Clearly defined symbols that stand out separately are of more importance
than such as are difficult to discern. Clusters of shapeless leaves
represent clouds marring the effect of an otherwise fortunate cup.
Journeys are shown by
lines or dots formed by the dust and smaller leaves of the tea.
The length and direction of the journey may be known by the extent
of the line and, roughly speaking, the point of the compass to which
it leads, the handle in this case representing south. If the line
of dots ascends sharply to the brim of the cup, a journey to a hilly
country will be taken.
Supposing the consultant
to be at home, and the dots form a line from the handle all round
the cup and back to the handle, it signifies a journey for a visit
and the return. If the line were to stop before reaching the handle
again, with an appearance of a house where the line ends, a change
of residence might safely be predicted. A wavy line shows indecision
as to arrangements. Crosses upon the line indicate that there will
be vexation or delay in connection with the journey. Large flat
leaves some distance apart along the line stand for important stations
to be passed through.
For some consultants
there seems very little of interest to be read in their cup. There
are no events, merely trivialities. It is therefore difficult to
find anything that could be considered as "future," when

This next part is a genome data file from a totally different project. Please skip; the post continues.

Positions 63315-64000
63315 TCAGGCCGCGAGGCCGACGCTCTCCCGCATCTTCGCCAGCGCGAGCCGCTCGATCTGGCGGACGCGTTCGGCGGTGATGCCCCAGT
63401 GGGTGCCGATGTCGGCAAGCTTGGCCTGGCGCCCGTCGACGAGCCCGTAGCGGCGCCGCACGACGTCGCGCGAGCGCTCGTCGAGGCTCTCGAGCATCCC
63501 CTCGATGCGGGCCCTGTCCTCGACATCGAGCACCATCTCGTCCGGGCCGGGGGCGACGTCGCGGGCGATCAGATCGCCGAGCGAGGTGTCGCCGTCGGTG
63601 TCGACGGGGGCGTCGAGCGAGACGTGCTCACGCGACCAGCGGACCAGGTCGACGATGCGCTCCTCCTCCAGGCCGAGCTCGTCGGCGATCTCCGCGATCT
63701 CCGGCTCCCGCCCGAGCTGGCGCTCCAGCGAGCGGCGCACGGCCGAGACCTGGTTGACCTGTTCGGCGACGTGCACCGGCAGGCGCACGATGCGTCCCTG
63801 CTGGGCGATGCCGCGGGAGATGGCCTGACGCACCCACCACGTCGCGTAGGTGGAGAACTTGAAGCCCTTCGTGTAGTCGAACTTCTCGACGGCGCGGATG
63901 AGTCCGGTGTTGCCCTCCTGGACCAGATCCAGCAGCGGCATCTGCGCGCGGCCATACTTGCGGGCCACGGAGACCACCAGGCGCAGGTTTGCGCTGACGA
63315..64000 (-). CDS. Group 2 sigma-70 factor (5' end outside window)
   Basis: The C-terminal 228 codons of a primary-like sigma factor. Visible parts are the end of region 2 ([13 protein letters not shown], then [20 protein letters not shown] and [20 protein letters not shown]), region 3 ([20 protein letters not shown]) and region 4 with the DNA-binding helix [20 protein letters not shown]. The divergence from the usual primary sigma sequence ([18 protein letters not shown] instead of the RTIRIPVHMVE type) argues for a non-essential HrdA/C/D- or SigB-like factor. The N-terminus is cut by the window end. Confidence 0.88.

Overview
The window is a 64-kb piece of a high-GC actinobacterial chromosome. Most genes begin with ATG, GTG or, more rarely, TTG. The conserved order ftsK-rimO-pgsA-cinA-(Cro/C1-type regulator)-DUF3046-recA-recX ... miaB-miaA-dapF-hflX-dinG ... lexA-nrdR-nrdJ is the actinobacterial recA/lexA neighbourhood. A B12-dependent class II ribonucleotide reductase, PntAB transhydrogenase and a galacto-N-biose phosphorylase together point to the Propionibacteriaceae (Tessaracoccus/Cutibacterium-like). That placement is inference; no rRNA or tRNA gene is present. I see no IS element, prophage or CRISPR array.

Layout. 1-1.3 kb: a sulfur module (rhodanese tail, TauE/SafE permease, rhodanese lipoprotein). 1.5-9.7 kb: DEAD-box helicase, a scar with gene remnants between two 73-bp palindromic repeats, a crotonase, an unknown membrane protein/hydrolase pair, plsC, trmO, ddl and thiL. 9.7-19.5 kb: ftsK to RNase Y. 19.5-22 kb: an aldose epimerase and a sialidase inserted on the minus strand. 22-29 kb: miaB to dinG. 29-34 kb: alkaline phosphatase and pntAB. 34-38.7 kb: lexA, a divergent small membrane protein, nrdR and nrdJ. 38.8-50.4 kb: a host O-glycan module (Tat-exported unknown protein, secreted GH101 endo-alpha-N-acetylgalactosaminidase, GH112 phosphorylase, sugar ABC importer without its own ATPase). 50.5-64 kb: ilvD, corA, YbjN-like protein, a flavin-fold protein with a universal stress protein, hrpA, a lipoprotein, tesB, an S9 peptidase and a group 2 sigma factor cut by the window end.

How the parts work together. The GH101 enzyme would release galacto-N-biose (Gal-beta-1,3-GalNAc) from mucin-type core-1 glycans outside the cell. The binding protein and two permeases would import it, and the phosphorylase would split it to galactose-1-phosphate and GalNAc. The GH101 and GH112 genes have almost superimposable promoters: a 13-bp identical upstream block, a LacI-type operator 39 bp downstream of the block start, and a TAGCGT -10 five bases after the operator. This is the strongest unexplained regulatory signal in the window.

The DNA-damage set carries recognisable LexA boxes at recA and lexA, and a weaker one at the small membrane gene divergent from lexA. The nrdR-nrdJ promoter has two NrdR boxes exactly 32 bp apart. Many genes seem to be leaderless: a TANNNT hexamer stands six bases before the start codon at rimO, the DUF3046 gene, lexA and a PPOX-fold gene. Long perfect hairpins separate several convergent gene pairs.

it seems to be just a dead level "present," the daily
life, nothing more. It is sad for those who have such a dull life,
but there is usually some sign, a small happening such as a parcel,
or a visit from a friend. These must be made the most of. The pleasure
of anticipation will add to the realisation.
A confused looking tea-cup,
without any definite symbols, just a muddle of tea-leaves, is useless
for the purpose of divination, beyond giving an indication of the
state of the consultant's mind, so vague and undecided in its character
that it obscures everything. Tell such a one the reason for the
failure of divining, and recommend a more reliable state of mind.
Then let them try their "fortune" again in a few months,
when it may be found quite different.
It is of course a great
mistake to be always "looking in the tea-leaves," as some
foolish people do twice a day. It is sure to lead to contradictions
though there is no harm in the habit of "looking in the cup"
each morning as others do, for finding the events likely to happen
in the course of the day. This is as permissible as the reading
of the cards each morning for the day's events by those who consider
it a safeguard, remembering that to be forewarned is to be forearmed.
Some people use the tea-cup
simply for the purpose of asking a definite question, such as, "Is
the sum of money I am expecting coming soon?" When this is
the case, the consultant should be told before turning the cup in
the hand to concentrate the thoughts on this one point, as in the
case of wishing while shuffling the cards for a definite wish. Then
the seer must look only for the signs that will give the answer
to the question, ignoring all other points. This is necessary for
the giving of a satisfactory answer to the question asked.